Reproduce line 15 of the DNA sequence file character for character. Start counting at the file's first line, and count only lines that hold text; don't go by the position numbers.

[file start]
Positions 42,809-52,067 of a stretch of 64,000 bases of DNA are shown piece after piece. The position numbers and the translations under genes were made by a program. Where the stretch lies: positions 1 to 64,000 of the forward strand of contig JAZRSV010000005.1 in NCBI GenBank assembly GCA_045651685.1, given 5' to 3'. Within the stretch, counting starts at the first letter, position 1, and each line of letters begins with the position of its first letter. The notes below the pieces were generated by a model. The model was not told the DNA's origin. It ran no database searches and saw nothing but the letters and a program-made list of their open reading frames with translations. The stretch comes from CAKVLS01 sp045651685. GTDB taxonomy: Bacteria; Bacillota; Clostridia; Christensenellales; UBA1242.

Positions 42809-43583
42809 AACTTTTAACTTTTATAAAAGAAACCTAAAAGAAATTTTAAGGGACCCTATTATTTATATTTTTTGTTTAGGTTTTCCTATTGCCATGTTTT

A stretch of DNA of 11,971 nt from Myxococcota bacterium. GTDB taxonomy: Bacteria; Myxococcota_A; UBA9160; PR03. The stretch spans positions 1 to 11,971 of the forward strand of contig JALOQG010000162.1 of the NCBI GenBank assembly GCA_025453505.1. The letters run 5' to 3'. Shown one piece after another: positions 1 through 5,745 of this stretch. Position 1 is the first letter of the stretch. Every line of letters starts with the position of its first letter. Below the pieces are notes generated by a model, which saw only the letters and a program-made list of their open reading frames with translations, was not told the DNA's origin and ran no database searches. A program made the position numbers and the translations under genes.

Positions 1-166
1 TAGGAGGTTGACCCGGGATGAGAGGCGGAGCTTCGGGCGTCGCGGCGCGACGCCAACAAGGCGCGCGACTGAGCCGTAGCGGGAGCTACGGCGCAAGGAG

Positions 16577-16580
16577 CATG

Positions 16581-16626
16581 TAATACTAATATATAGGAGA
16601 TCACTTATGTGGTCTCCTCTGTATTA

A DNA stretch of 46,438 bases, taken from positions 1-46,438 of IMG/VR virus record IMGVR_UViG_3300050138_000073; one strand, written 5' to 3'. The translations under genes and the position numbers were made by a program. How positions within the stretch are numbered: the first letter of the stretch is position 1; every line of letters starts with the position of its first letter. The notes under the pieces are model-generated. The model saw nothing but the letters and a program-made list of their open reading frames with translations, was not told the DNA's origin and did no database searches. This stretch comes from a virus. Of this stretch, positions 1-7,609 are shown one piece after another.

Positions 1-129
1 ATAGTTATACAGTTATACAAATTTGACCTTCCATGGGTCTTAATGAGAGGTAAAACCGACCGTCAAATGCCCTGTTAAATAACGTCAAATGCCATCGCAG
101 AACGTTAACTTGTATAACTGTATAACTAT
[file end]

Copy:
101 AACGTTAACTTGTATAACTGTATAACTAT